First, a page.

Eight months of Animal Shelter 2017 data showed 75% of 988 dogs adopted left the facility unaltered.  Direct information from area Veterinarians and their staff produced the 100 dogs with missed appointments number.  That doesn't sound like a reconciliation process that one can do in their head. 

The question is what happened to those 100 dogs?  Did they go on to get another appointment, one the pet owner honored?  Did they die as implied by Morgan before City Council?  Did they not get spayed/neutered and are contributing to the animal overpopulation problem plaguing our city?

These questions remain unanswered despite efforts to obtain data/information from city staff.  I expect the city to ensure shelter compliance with State Law (Rabies) and City Ordinance (Spay/neuter) as part of any contract.  When asked for copies of rabies certificates for dogs adopted between 4-1-17 and 11-30-17 the city replied:

Animal Services has provided an update that this (rabies certificate) is not a document of the city – an external vendor provides these services.
This answer is odd given the RFP required pets get their rabies shot in the Shelter prior to adoption.  That would imply the shot record is the city's, especially as the agreement is silent on the matter of records, who keeps what and how those are maintained.

It's a poor answer for citizens expecting open and accountable government   Surely the City of San Angelo wishes to assure the community that all pets adopted from the shelter had their rabies vaccination, especially after the rabid skunk incident in PaulAnn.

It's disappointing the City is being so opaque on such a basic performance standard, Animal Shelter compliance with the law.

Update 2-16-18:  City Council will review Animal Control ordinances on 2-20-18.  Information in their background packet shows the following ordinance:  "All animals adopted from the animal shelter shall be spayed or neutered and microchipped prior to release."  Council failed to put to bed the issue of unvaccinated and unaltered pets leaving the City Animal Shelter in 2017.  Shelter Director Morgan Chegwidden defended the practice in the 1-23-18 City Council meeting. 

Update 11-19-19:  Assistant City Manager Michael Dane offered a regular report on shelter compliance with state law and local ordinance as a compromise in yet another expanded RFP for Adoption Services for Concho Valley PAWS.  Will he produce the report prior to Council deciding on the coming RFP?  I doubt it.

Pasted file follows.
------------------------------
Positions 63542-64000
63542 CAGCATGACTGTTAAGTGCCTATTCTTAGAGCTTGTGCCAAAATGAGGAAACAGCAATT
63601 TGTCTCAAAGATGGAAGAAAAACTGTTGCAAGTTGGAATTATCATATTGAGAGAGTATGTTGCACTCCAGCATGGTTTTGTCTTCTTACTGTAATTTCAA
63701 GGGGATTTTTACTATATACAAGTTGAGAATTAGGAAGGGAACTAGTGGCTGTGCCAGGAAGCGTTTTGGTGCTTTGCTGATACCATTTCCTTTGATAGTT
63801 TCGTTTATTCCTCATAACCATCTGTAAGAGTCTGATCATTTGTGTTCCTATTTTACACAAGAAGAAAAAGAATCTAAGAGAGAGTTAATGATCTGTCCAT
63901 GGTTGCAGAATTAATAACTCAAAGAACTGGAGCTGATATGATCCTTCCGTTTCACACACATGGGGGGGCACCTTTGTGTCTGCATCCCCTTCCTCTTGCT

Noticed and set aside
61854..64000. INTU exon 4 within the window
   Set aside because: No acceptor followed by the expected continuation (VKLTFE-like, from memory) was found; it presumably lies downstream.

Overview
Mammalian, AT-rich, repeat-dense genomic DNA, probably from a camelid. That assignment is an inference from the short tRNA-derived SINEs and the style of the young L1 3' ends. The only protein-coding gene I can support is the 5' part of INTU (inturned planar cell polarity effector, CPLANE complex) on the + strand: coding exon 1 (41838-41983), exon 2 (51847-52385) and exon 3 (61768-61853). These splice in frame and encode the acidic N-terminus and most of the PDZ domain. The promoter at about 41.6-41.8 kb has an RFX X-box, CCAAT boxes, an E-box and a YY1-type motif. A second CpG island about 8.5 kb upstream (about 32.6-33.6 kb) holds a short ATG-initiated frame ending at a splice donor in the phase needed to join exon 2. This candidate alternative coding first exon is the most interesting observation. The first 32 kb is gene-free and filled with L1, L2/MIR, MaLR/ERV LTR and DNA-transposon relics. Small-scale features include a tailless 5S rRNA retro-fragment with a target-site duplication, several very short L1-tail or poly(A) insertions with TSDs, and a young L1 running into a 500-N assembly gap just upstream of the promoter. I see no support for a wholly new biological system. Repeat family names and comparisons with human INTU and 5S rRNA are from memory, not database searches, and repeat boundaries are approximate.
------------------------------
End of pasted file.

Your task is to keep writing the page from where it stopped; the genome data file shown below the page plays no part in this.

Sunday, February 11, 2018

Economic Development Enters Tumultuous Year

Economic Development Director Roland Pena resigned two days after presenting the 2017 Development Corporation Annual Report to City Council.  His resignation will become effective at the end of the month.

It was interesting to hear him comply with COSADC bylaws by giving the annual report in the specified time frame, something Pena avoided for years while the City of San Angelo sued Hirschfeld Industries for nonperformance on the Martifer economic development agreement.

Director Pena seemed excited about two items in his report, ACT Work Ready program and the AEP development in the city's Industrial Park.  Might either of these organizations become his future employer?  Pena worked for AEP in the past.

Not mentioned were two potential challenges facing the Development Corporation in 2018.  MedHab's economic development agreement ends in August and Hirschfeld's obligation to construct a rail spur must occur this year.

Hirschfeld Industries new owner is Alleghany Capital, which bought the company from Insight Equity.  Alleghany merged Hirschfeld into another steel making affiliate, WWSC Holdings based in Oklahoma City.  Alleghany Capital acquired WWSC in April 2017 for $164.5 million. 

WWSC Holdings is "one of the largest structural steel fabrication and erection companies in North America.  Headquartered in Oklahoma City, Oklahoma, W&W|AFCO provides fabricated steel through six state-of-the-art facilities for use in large construction projects primarily in North America."
A SanAngeloLive story on the Hirschfeld-WWSC buyout  referenced the failed joint venture with Martifer

Not building wind energy towers, or hiring as many employees as promised, didn’t sit well with the City of San Angelo Development Corporation. The City wanted a refund from Hirschfeld for Martifer’s incentives.

Soon, the City hired a Dallas law firm and filed a lawsuit against Hirschfeld. Dennis said he felt blindsided by the lawsuit and the bad press his company was receiving from the City of San Angelo.
The recent COSADC board strategic planning session was not recorded for the public to view but  notes from the session show Mr. Pena saying:

Hirschfeld’s rail spur has to be built this year. They have to submit their fulfillment every year. They have until March to submit this. This year is the year for MedHab’s contract to expire as well.